There is, said Burke, evidence which if looked at in a certain way can be interpreted as a conspiracy, ie an organisation made up of individuals with a common purpose who are engaged in an ongoing criminal – or terrorist – plot. The organisation does not actually exist, but it can certainly be made to seem like that. Burke can be seen explaining this in this video from about 8 minutes.
An interesting aside here is that Dr Stan Monteith makes the same point about the “world conspiracy”; there is a great deal of evidence for a world conspiracy, a world government movement, which is often viewed in a certain way by people of a certain mindset. Nazis see “the Jews” behind it; socialists see greedy capitalists; naive anti-Communists see the red menace; doctrinaire “anti-racists” see a capitalist conspiracy fermenting racism and Sectarianism to divide the workers; financial reformers see the bankers’ cartel. What they all fail to see is the big picture, ie that there are all manner of groups vying for world control, aiming to build this supra-government, but there is no great conspiracy with a network, an hierarchical structure or even a uniform plan.
Returning to Al-Qaeda and Bin Laden, this diagram was endorsed by then Secretary of Defense Donald Rumsfeld in a TV interview (available on YouTube). According to the man the hard core 9/11 loonies regard as the true mastermind of the Twin Towers atrocities, this is, or was, Al-Qaeda’s Afghan HQ: “It’s a very sophisticated operation”, said the interviewer; Rumsfeld agreed, adding: “and there’s not one of those, there are many of those”.
It is difficult to credit that anyone ever bought this nonsense, but clearly Rumsfeld did. The reality is that Bin Laden was an Emmanuel Goldstein-like figure sitting in a rat-infested Afghan cave sending out videotaped fatwas against the Great Satan. That was how he was up until the end, except that he relocated to a compound in Pakistan where he lived a virtual prisoner, never daring to venture out. How could he have controlled a terrorist network like this? The simple answer is that he didn’t.
Bin Laden’s now late and unlamented successor was cut from the same cloth. On September 30, a headline in the London Evening Standard by Oliver Poole put it in a nutshell: Terrorist whose real weapon was his voice.
The American-born al-Awlaki was basically a preacher of hate, he delivered sermons mostly over the Internet, and the gullible acted on them. Did that make him a terrorist? If he participated actively in terrorist operations, either by financing them or by some more direct method, then clearly he was a terrorist, and should have been brought to book. He certainly appears to have directly incited actual terrorist incidents, including in the United States, but having said that, there will be die-hard Libertarians who will be prepared to argue that he committed no actual crime.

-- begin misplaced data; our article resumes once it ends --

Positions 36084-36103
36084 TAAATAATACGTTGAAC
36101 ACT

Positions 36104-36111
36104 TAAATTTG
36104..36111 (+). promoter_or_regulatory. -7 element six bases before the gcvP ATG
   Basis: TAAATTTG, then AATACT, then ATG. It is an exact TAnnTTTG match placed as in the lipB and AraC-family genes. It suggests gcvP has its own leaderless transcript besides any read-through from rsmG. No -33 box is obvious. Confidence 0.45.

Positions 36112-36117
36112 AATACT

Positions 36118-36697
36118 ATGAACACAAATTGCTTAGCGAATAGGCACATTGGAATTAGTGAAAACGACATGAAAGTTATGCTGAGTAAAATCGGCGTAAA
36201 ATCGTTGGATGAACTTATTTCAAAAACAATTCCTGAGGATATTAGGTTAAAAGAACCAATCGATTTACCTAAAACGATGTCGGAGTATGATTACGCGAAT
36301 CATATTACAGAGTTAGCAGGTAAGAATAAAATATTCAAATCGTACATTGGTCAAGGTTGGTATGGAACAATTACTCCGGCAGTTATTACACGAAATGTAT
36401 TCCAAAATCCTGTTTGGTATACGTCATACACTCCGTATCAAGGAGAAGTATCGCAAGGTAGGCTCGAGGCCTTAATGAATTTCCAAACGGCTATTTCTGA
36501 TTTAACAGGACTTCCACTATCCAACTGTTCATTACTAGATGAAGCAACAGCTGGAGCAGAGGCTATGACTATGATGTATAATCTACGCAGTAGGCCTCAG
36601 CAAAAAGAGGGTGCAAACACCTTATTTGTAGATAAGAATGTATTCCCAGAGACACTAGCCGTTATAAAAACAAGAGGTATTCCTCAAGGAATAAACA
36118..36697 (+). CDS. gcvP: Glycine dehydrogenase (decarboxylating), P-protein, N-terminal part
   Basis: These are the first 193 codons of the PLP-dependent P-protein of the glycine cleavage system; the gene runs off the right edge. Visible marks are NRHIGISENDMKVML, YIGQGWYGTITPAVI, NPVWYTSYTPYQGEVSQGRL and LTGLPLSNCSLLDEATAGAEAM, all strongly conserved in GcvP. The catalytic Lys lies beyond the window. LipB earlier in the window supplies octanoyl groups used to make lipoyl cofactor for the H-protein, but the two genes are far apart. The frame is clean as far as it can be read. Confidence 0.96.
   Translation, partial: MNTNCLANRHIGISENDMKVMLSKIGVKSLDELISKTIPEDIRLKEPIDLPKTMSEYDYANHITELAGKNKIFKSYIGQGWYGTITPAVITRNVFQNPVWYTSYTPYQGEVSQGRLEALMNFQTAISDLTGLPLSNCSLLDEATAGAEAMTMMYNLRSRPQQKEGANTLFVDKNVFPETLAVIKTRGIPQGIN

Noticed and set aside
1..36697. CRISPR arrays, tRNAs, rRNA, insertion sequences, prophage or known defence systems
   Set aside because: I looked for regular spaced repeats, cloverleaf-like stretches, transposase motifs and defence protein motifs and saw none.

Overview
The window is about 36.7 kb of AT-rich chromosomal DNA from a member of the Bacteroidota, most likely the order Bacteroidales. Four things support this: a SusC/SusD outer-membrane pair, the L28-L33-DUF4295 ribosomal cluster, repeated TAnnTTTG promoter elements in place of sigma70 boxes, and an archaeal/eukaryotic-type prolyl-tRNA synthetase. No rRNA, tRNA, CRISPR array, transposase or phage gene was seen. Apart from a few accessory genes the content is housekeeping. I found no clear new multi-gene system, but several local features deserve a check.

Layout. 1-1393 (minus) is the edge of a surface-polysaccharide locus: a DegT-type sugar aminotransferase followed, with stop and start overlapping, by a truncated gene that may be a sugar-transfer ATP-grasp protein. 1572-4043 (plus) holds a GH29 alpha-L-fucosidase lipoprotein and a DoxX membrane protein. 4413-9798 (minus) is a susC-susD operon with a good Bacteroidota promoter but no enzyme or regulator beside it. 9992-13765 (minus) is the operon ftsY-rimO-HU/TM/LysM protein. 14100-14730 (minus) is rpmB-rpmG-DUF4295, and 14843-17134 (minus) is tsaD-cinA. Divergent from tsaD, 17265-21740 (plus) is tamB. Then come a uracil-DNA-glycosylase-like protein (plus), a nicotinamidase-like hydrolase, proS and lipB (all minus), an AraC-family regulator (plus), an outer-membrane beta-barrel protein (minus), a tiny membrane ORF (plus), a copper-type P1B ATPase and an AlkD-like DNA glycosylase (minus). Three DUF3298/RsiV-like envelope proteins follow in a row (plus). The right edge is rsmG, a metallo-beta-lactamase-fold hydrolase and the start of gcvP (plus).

Likewise, Bin Laden was primarily a preacher of hate, but when a man has such a pernicious influence that others are prepared both to murder and die for him, even without his specific approval, then clearly something must be done.
So there is actually no Al-Qaeda “Network” as such, instead there is what Jason Burke alluded to as an idea in the minds of angry young males throughout the Islamic world, and it is this idea that is the real threat.
The methodology adopted by Al-Qaeda operatives is what is known as leaderless resistance, an idea of specifically American origin. A summary of (legitimate) leaderless resistance can be found here.
It is clearly a model to resist state tyranny; rather than terrorists (freedom fighters) organising in groups to fight for the liberation of their country, the lone wolf strikes out of the darkness, and vanishes back into it. It remains to be seen if Bin Laden or any of his supporters were or are aware of Colonel Julius Amoss or his philosophy. It is also clear that apart from methodology, Al-Qaeda has nothing in common with the legitimate strategy of leaderless resistance as originally proposed, because leaderless resistance does not advocate the murder of innocents – collateral damage – but the targeting of active oppressors.
Having said that, it is a sad fact that so many Americans in particular now regard their government as an oppressor or even as an occupation. This ethos developed throughout the 1990s with the Ruby Ridge and Waco Massacres, and has now been cemented by the Patriot Act and other acts of repression that have been foisted onto the American people including the activities of the TSA. In this respect, whether or not Al-Qaeda actually exists, the repressive, brutal and nihilistic ideology behind it can be said in one sense to have won.
This opinion article was written by an independent writer. The opinions and views expressed herein are those of the author and are not necessarily intended to reflect those of DigitalJournal.com